The common core standards will require a lot more changes than just shifting to harder text (though I think that change will be the biggest one for most teachers).
The standards also increase the instructional emphasis on informational text, disciplinary literacy, multiple text, close/critical reading, technology in literacy and language, writing about text, and some other areas that teachers are not necessarily ready for yet. When I say that there is a shift of emphasis, I am not saying that there are some new items on some previously uncovered topics; what I am saying is that these standards require or presuppose substantial shifts across large numbers of the standards--at all levels and often in all of the various parts of the common core standards. For example, if you look at the reading, reading foundations, speaking/listening, writing, and language sections, you'll find that about 10% of all the items emphasize multiple text. That means all teachers are going to need to be resourced and supported in dealing with an aspect of teaching that most haven't learned much about. The same is true of these other areas of concern.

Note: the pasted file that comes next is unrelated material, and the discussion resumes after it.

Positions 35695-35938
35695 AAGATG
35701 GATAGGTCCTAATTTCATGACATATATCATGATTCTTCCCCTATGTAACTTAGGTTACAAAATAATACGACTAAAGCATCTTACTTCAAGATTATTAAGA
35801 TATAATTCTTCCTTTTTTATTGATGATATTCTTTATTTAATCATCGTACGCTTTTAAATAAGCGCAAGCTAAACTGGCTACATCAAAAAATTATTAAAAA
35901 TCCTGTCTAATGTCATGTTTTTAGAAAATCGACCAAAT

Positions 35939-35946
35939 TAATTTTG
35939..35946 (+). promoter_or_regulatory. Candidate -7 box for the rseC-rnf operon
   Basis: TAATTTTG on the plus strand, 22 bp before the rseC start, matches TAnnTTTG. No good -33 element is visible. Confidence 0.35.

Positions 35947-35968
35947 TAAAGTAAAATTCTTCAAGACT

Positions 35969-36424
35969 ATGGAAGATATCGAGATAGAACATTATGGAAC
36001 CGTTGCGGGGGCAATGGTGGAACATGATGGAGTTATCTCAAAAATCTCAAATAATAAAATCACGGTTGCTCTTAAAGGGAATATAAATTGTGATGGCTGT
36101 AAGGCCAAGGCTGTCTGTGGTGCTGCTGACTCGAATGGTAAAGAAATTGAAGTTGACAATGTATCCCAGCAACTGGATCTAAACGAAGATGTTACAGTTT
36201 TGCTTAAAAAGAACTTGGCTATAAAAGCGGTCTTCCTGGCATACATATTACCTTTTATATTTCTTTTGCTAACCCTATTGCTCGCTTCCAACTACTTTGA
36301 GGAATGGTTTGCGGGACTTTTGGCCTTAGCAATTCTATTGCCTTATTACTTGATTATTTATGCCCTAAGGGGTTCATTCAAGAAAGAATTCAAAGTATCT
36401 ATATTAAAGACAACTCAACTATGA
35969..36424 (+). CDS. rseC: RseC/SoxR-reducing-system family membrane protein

Today, I made a webinar presentation on these challenges at for the International Reading Association. If you would like a copy of the powerpoint, just click on the title of this blog entry and you'll have it. Good luck.
Oh by the way... I was just reading an interesting study that Rollanda O'Connor and her colleagues published in the Journal of Psychology in 2010. In that article they tested the impact of text difficulty differences on various reading outcomes and found no differences due to text difficulty. That is certainly not evidence that we need to go harder with the texts that we choose, but it is just one more piece of evidence showing that we have been too complacent and compliant in our over-reliance on matching kids to books. That just isn't as important as some "experts" would have you believe.